Called “El Cedes”, by its seller, today’s Nice Price or Crack Pipe custom El Camino carries so much audacity that you may wonder if it has room for anything else. Of course it’s up to you to determine if its price is also weighing it down.
When given the choice at a fine dining establishment, I always like to start with the super salad. I mean with a name like that it has to be good, right? A statistically relevant 69% of you felt the price of yesterday’s Supra-powered Hilux was pretty super too, giving it a Nice Price win. We’re going to stick with the pickups today, only the modifications on our current candidate aren't only under the skin.
By its fourth generation, Chevy’s A-body El Camino proved itself an exemplar of the American dream, having grown fat, lethargic, and grotesque in its proportions. If it had managed to poop out a child, it would have named her Elke Boo-Boo.
This 1973 El Camino - El Cedes - seeks to rehabilitate that model’s reputation by eliminating much that was wrong and replacing it with a melange of slat and strake and Mercedes SEC front clip. The end result of the effort is a car most likely to engender the singular response- well Mabel, there’s something you don’t see every day.
The foundation for El Cedes is the body-on-frame 4th-gen El Camino, which as we all know rode on the Chevelle station wagon frame, and was offered with engines ranging from the milquetoast 250-CID inline six all the way up to the 245-bhp 454. Transmission options were less diverse, offering up only a choice of 3- or 4-speed stick, or the tried and true Turbo Hydra-Matic, in 3-cog form.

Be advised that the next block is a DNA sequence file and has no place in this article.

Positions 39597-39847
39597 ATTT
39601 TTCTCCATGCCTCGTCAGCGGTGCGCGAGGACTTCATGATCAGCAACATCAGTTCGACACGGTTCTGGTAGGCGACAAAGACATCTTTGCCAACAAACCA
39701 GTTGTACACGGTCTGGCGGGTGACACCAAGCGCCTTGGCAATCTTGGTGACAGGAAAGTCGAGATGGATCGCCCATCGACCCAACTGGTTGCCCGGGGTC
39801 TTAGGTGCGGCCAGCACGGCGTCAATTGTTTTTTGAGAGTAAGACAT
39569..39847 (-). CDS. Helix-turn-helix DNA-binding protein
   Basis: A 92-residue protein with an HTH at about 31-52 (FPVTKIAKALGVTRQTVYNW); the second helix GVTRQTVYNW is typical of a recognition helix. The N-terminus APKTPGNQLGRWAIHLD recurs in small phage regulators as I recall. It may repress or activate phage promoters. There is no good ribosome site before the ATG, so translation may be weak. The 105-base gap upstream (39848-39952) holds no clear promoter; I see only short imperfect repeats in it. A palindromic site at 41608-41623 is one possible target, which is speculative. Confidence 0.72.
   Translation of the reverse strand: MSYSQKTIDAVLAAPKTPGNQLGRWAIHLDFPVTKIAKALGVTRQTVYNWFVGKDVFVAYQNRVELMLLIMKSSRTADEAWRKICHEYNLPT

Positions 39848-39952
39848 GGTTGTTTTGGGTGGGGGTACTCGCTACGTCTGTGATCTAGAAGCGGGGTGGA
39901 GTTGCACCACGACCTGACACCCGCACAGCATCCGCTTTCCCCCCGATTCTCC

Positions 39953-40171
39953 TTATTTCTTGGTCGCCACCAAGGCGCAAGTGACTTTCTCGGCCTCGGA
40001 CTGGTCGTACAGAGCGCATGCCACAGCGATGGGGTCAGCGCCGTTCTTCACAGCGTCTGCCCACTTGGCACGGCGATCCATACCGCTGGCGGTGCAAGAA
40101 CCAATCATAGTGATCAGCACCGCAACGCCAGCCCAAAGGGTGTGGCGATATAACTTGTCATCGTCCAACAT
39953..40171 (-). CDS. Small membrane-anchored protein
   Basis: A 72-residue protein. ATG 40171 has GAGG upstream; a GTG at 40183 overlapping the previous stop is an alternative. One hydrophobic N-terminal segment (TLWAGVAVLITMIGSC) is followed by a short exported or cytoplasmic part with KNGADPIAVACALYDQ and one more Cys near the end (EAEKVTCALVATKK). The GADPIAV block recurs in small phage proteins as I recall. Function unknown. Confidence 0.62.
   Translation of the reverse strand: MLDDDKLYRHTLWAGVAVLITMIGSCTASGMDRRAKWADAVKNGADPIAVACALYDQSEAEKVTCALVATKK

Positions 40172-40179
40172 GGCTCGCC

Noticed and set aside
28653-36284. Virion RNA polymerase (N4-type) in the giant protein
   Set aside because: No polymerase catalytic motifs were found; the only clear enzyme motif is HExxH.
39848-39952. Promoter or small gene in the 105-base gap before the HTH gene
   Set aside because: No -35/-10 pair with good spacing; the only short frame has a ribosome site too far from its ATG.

This beast rocks the 454, but it’s been heavily breathed upon and probably pumps out more ponies than when stock. That’s backed up by the automatic, which is topped by a B&M shifter that looks like something out of an S&M club - yes mistress.
The body is an amazing mix of ’82 SEC nose, long-straked doors leading into widened fenders, and topped by an extended bed cowl. The only really jarring element is the box spoiler in back.
The rest of the car- the slatted tail lamps, Boyd Coddington wheels, and fly yellow paint - all combined looks pretty awesome. That is, unless you’re some sort of El Camino purist or something.
One popular description of the mullet hair style is that it’s all business up front and a call-the-cops party out back. With its serious Mercedes nose fronting the hot mess of the remaining mods, this custom El Camino likewise epitomizes that classification.
Wild as it is, you might be surprised to learn that this car resides not in that bastion of paint huffing decision-making, Florida, but in San Antonio Texas. They say everything is bigger in the Lone Star State, and now it’s up to you to determine if that includes El Cedes’ price.
The seller is asking for $12,000 for his custom ‘Camino, and claims to have documentation putting the car’s appraised value at twenty nine grand. Of course, those papers and $4.75 will buy you a Starbucks grande latte, and little more.
What you now need to vote on is whether it’s worth that twelve large. What do you think, is El Cedes worth that much dinero? Or, is this an El Camino that’s not worth that much truck?
H/T to Darrell and his other brother, Darrell for the hookup!
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